Displaced: The Semiotics of Identity

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Lucien Philipe Moretti, “Father’s Barber Shop,” c. 1973, on display in Wilson Library at UMN

Displaced: The Semiotics of Identity, is an ambitious exhibition of art and historical artifacts that explores diverse aspects of the displacement of people and things, and its many repercussions. On display at the Wilson Library at the University of Minnesota, this sprawling exhibit inhabits walls throughout the first and the fourth floor, as well as having an online component. The exhibit’s theme is to explore the meaning made of a person’s or object’s identity in different spaces and times. The topic is in-and-of-itself huge, but the process whereby the show developed is why it is so ambitious: Displaced was curated by students.

The eleven listed curators are students in ARTS 1490/3490, “Be the Curator,” an undergraduate workshop on curatorial theory and practice led by Deborah Ultan Boudewyns, Instructor and UMN Libraries Arts and Architecture Librarian. These students delved into the process and challenge of curatorial work; their course included study and reading in the history of curatorial work in museums and galleries, the challenge of curating difficult and sensitive subjects, numerous field trips and guest speakers, as well as the task to curate and install Displaced in Wilson Library.

The Center for Holocaust and Genocide Studies has an art and historical artifact collection which served as the foundation of the exhibit. CHGS collections provided a basis for the students in formulating ideas about how to present art and make choices about the display and information associated with each piece. For example, the sensitive nature of the swastika as a symbol brought forth the question of how to display a knife from World War II Germany with a swastika emblazoned on it.

The reference to semiotics in the subtitle is apropos. Semiotics is the field of thought surrounding the ways in which meanings are created and transmitted. This is exemplified by a mundane stop sign on a street, where drivers are expected to respond to the traffic direction lawfully. But what happens when you put the stop sign in an art museum? Similarly, a swastika on the handle of a knife would have been part of daily life during World War II. It is now in a different context, preserved in an academic collection. What new kinds of meaning will be made in the mind of the viewer upon encountering this artifact and symbol in a wholly new environment? Knowing that the swastika is a symbol that entails terror, the students’ curatorial process endeavored to take viewer reaction into account, while articulating their own curatorial goals. The range of curatorial issues encountered by the students, therefore, began with material considerations, such as how to hang and display certain work, which were ultimately inseparable from major intellectual inquiries, because context can have a strong influence on viewer response.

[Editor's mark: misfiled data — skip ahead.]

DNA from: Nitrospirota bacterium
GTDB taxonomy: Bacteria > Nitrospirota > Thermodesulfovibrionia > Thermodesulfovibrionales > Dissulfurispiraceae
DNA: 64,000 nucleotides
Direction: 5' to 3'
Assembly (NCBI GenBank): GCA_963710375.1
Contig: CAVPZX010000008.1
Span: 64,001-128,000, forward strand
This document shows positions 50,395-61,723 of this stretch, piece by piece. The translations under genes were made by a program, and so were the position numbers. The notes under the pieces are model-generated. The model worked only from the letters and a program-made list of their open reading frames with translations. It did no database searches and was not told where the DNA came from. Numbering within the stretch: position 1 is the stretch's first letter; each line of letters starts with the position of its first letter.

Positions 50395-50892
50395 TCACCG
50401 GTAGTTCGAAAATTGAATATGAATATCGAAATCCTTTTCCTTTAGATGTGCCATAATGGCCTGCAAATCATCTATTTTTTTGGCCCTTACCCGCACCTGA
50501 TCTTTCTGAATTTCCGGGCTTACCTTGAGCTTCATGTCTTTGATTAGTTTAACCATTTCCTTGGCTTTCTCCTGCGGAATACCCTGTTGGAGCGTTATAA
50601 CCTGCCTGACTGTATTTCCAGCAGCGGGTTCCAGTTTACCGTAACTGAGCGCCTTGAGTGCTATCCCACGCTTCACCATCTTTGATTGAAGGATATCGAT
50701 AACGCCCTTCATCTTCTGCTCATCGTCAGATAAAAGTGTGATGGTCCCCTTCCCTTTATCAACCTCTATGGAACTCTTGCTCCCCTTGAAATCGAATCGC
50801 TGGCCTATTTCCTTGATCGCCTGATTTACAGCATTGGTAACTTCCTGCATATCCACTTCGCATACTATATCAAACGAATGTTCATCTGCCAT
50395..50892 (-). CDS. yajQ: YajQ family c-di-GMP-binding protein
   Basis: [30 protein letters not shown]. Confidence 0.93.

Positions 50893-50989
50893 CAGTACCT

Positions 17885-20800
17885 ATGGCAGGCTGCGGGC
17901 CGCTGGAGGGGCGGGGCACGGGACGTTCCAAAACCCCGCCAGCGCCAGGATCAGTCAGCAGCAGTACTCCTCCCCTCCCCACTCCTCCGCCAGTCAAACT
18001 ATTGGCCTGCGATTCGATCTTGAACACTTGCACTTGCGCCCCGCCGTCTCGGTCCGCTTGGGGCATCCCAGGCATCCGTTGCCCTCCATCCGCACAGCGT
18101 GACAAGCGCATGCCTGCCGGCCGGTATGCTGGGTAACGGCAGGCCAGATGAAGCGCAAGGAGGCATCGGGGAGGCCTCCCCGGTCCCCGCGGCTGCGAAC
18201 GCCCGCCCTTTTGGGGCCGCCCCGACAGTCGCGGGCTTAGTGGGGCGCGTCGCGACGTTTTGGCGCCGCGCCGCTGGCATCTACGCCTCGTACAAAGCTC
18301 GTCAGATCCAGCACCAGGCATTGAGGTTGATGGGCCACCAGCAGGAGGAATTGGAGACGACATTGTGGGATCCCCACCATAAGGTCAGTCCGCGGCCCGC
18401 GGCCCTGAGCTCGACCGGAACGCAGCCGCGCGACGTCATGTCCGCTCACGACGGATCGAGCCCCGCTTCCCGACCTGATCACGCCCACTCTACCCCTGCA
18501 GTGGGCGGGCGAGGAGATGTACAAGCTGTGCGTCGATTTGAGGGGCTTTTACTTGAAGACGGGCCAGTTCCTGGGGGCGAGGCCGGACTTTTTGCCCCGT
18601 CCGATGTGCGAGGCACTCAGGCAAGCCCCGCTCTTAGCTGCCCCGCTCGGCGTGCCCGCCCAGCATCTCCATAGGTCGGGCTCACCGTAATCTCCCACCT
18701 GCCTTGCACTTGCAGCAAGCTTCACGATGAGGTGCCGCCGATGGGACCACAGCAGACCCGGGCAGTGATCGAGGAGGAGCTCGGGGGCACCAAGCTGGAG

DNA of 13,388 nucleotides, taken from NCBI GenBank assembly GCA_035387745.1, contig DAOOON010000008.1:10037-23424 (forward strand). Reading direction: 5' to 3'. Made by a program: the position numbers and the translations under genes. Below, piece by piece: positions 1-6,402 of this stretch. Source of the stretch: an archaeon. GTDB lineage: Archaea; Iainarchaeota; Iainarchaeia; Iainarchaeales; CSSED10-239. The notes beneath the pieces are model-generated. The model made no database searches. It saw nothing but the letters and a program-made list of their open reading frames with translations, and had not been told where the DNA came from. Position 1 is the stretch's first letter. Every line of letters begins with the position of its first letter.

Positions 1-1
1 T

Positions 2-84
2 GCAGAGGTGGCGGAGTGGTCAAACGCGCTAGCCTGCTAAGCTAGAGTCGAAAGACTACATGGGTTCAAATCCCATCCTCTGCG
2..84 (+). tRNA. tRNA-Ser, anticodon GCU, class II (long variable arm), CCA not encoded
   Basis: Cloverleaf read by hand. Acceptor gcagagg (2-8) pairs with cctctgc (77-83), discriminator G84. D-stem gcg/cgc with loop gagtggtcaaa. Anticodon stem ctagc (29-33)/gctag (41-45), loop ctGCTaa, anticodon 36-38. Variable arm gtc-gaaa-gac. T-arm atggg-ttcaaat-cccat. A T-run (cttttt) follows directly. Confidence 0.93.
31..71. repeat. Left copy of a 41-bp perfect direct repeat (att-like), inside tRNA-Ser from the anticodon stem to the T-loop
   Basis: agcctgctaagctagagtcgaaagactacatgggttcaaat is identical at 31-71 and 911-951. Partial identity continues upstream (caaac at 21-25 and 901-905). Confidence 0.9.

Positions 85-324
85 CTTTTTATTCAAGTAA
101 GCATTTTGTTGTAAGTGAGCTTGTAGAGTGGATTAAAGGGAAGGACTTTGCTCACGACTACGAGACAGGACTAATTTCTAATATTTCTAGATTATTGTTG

The overarching curatorial exercise was a process of the juxtaposition of art in order to highlight areas of coherence between CHGS collections and the works exhibited by contemporary artists. The questions asked in this curatorial process are huge and ultimately unanswerable, but the exhibition that came together out of this process is diverse and intellectually absorbing. It fills the library, as is appropriate given the gravity of the topics addressed, and contains an array of pieces of art which are stirring, beautiful, evocative, and technically superb.

The art in this exhibition is evidence of the act of making meaning, in response to huge instances of historical and personal trauma. The photos below take you on a virtual tour through the show.

The student curators are: Kristina Eng, Agnes Esser, Emily Gallina, Kennedy Gunnes, Dan Hasty, Madeline Hudek, Samuel Lynn, Jerald Mironov, Jennifer Sweet, Anya Udovik, Caroline Woodruff, and Winston Xue.

The local artists represented are: Melissa Boric, David Feinberg, Kimchi Hoang, Wing Young Huie, Marc La Pointe, Alex M. Petersen, and Laura Youngbird.

The artists represented by CHGS Collections are: Felix de la Concha, Bette Mittleman, and deceased artists Lucien Philipe Moretti, and Maxine Rude.

The historical artifacts are on display digitally here.

Demetrios Vital is Outreach Coordinator for the Center for Holocaust and Genocide Studies.  In this role he is responsible for the care and promotion of CHGS art and object collections, as well as working with the community in the development of programs, activities, and events.

 

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